Wednesday, August 31, 2005

Another stolen bicycle

I heard this story on a BBC radio program.

In the tiny village of Glaslough, Ireland, populated by a few hundred people, there lived a man called Patrick. One day, Patrick lost his favourite bicycle and was completely heartbroken. The village policeman tried his best to trace the missing bicycle, but to no avail.

Like most Irishmen, Patrick was quite a religious person and never missed the Sunday sermon at the local Church. On one such visit, he narrated his tale of woe and misery to Father Murphy who was the chief pastor.

Father Murphy was quite sympathetic and told Patrick not to lose hope. He would nab the culprit . His game plan was this. The following Sunday, he would deliver to his entire congregation a moving sermon on the Ten Commandments, which would be loaded with enough punch to inspire and motivate even the most stone-hearted . He would enumerate the commandments in the same order that God handed over to Moses on Mount Sinai. By the time he came down to the seventh commandment, namely, “Thou shalt not steal “, the bicycle thief would be so guilt-ridden and have his vitals so gnawed by remorse, that he would stick out in the crowd. Patrick had to just watch out for the guy who had the furtive look when Father Murphy read out the seventh commandment.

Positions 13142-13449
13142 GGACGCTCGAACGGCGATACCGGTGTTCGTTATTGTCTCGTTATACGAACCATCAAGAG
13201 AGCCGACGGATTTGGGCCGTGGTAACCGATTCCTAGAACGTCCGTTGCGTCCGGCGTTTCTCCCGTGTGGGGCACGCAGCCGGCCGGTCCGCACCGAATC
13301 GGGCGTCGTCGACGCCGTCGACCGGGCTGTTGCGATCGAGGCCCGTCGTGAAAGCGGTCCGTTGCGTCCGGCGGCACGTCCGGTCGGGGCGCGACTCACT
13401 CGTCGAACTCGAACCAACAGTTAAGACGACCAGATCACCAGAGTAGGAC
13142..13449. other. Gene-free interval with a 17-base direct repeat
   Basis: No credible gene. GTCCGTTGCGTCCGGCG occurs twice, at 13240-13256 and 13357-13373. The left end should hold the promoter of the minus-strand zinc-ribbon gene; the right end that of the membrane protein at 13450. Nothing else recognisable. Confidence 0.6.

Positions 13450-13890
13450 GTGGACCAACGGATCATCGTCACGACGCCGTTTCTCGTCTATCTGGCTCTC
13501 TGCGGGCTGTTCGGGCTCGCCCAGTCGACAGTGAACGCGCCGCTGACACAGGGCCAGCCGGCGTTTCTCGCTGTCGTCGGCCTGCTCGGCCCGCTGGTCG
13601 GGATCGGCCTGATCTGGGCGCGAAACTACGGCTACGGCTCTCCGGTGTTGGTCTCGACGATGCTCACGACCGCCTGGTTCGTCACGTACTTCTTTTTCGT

Sure enough, there was a big gathering on Sunday and Father Murphy, true to his word, gave it the works. Some say that he delivered the best sermon ever heard in Glaslough, for a long, long time. He placed particular emphasis on the seventh commandment, pausing there an extra second, for added effect.

At the end of the sermon, Father Murphy came down the pulpit and asked Patrick eagerly, “ Did you spot the thief ?”

Patrick smiled sheepishly and replied, “ No Father, I didn’t have to wait till the seventh commandment. When you had reached the sixth commandment, namely, - 'Thou shalt not commit adultery' - I remembered where I had parked my bicycle”.